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State, see Kilbracken, Reminiscences , 174–6. 6 Census data for 1881 comes from the 1881 British Census and National Index: England, Scotland, Wales, Channel Islands, Isle of Man, and Royal Navy , CD-ROM set (Salt Lake City: Church of Jesus Christ of Latter Day Saints

in ‘The better class’ of Indians
A study in language politics

‘portions’ – single books like Genesis – or entire Old and New Testaments. The society appointed translators of various nationalities, Protestant churches and missions, and published and sold the results at cheap prices. 2 The BFBS issued its first translation, a Mohawk edition of the Gospel of John, in 1805; continued with British languages, as in 1819, with an edition in Manx for the Isle of Man; and expanded throughout the British Empire, initially among sailors. 3 By

in Chosen peoples
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political thing.’ At King William’s College, on the Isle of Man, David Carter remembered how ‘in the sixth form, we used to get the newspapers delivered and there was a reading room, and I’d just read them voraciously for news of what was going on elsewhere’.9 Contradictions between personal choices open to educated youth and the authoritarian restrictions associated with age, class, race and gender often made the sixth form a time in which individuals strove for more authentic models of selfhood. David’s appetite for current affairs reflected his intense dislike for the

in Young lives on the Left
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, the Grand Lodge of England worked to standardise the organisation and ritual of female Orangeism across the different jurisdictions. English Orangewomen were conscious of their connection to Orange sisters in other parts of the world, and were aware of how the status of women within each Grand Lodge varied. So, in 1914, we find the Mona women’s lodge on the Isle of Man making a plea for women’s greater recognition and a Grand Lodge of their own ‘to be worked something on the likes of the Canadian Ladies’ Lodges’.322 Efforts to formalise relations between female

in Women and the Orange Order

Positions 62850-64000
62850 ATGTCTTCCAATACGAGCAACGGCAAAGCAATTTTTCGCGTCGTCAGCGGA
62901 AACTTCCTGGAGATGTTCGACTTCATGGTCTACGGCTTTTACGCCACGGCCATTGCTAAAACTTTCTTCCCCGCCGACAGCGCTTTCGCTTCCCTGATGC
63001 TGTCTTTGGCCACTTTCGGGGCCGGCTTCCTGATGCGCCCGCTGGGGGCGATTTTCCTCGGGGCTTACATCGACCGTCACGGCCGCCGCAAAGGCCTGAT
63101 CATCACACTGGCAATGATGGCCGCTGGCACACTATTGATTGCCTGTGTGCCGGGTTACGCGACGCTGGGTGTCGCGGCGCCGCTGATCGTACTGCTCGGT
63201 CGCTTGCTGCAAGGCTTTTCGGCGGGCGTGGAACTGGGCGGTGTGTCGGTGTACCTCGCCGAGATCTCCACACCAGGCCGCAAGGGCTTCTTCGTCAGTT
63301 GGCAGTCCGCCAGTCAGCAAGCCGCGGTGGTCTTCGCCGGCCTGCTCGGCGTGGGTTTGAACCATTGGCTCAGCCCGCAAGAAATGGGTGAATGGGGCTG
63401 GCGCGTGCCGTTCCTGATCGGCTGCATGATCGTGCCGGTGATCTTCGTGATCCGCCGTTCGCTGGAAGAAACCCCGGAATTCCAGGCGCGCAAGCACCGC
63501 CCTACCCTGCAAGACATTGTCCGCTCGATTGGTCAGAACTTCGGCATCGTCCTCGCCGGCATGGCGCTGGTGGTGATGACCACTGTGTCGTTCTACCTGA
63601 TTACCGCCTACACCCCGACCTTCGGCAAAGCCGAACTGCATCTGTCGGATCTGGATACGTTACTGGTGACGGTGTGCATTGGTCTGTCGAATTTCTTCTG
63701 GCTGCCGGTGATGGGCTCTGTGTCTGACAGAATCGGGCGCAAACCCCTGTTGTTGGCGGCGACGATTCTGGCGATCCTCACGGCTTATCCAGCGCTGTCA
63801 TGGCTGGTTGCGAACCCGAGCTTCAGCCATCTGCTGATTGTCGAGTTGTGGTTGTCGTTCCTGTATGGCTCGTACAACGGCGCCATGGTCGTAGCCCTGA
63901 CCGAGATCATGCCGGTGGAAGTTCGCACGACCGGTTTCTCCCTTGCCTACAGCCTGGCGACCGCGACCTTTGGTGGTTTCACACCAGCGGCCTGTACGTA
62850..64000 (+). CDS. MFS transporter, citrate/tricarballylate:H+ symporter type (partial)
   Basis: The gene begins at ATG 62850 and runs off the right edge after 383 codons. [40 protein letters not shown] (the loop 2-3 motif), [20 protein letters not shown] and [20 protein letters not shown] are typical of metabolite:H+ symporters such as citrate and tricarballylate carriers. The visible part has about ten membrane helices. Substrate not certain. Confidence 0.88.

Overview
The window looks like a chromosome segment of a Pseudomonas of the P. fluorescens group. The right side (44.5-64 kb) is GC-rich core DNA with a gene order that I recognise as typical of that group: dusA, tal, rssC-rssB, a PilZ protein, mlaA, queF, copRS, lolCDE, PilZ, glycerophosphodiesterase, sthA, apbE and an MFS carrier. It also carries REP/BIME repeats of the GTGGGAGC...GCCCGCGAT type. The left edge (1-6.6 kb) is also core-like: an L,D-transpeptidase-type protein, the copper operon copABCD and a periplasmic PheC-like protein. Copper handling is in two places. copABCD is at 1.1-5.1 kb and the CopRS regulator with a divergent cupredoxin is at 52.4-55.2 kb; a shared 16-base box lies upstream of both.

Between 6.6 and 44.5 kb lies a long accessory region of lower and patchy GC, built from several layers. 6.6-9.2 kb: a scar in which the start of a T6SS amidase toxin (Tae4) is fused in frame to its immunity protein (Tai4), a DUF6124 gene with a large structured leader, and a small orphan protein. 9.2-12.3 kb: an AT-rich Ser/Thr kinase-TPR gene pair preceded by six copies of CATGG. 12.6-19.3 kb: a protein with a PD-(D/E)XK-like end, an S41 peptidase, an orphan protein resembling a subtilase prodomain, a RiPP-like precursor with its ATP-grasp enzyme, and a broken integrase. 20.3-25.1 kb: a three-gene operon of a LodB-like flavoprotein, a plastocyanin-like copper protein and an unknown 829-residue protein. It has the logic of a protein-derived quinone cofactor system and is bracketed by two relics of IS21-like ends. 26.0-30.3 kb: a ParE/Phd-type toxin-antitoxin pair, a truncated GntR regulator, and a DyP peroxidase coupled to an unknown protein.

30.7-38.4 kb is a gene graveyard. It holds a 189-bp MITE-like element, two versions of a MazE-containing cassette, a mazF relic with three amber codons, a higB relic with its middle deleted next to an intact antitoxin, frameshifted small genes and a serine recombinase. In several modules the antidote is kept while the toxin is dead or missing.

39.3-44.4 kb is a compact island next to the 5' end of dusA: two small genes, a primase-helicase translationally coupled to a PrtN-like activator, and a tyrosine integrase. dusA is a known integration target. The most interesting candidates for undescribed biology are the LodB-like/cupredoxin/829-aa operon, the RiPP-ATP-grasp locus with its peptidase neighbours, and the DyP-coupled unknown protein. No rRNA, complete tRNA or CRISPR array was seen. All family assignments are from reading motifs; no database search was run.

also recorded folklore from the Isle of Man. The Polichronicon was of particular use to historians of Chester – in the early seventeenth century David Rogers placed it second in his list of sources after Bradshaw’s life of St Werburgh – but it also had a wider application for local history. The importance of the Polichronicon was increased by its popularity. The Latin manuscript enjoyed an unusually wide distribution (over 120 manuscripts survive) and by 1387 it had been translated into English by John de Trevisa (1326–1412), the vicar of Berkeley, Glos., for his

in ‘No historie so meete’
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. At the so-called ‘Revenge’ Parliament in September, Arundel was executed for treason, Warwick exiled for life to the Isle of Man, and an announcement made that Gloucester had ‘died’ in captivity at Calais. But if Richard thought that by such actions he could quiet the realm and bend it to his will, he was soon proved wrong. During the winter of 1397-98, the misgivings that his coup had bred among the

in Chronicles of the Revolution, 1397–1400

terms, were vague in the extreme’. Payments were also disguised as bonuses to Lowry and his staff and were frequently disbursed through offshore accounts in the Isle of Man and Jersey. The Dunne Group also contributed, as a payment in kind, to the refurbishment of Lowry’s Tipperary home in Holy Cross which cost IR£395,000. Although Lowry has always maintained that all of these payments were for work done by Streamline, the money was lodged to personal accounts and it was not declared for tax purposes. McCracken described the financial relationship between Dunnes

in Political corruption in Ireland, 1922–2010
Open Access (free)
La colonie Française

de Gaulle’s men but was found wanting. The result was that he was moved to Mooragh Camp on the Isle of Man.234 Other cases, for instance that of a man held since August 1940, because of his knowledge of technical matters and association with a German agent, and that of a refugee who had spread defeatist views in the factory in which he worked, also came up for periodic review, but they appear to have been among the seven unfortunates held for the duration of the war.235 It was not just suspected Pétainists and defeatists who fell foul of the British authorities. In

in The forgotten French
Northern Ireland

the Whitehall department responsible for devolution. In Sir Frank Newsam’s book on the Home Office (Newsam 1954), written when he was Permanent Secretary, Northern Ireland took up just over three pages. The Channel Islands and the Isle of Man combined took up five. Northern Ireland was a place apart. Newsam’s discussion consisted of a brief, formal overview concluding with a paragraph that begins to describe how the customary constitution operated and the kind of relations that were a feature of bureaucratic politics: Personal contacts which have been established

in Devolution in the UK

periods exiled from his home until the Restoration. His active support for the king may have encouraged the younger Blundell’s acceptance into royalist circles despite his religion. Certainly, in 1646 and 1648 he spent some time on the Isle of Man, where James, earl of Derby had retired, and was accepted into the gentry community there. He produced the first extensive topographical study of the island, in which he was assisted by John Greenhalgh, the earl’s appointee as governor of the island and himself a former royalist officer. The isolation of the beleagured royalists

in ‘No historie so meete’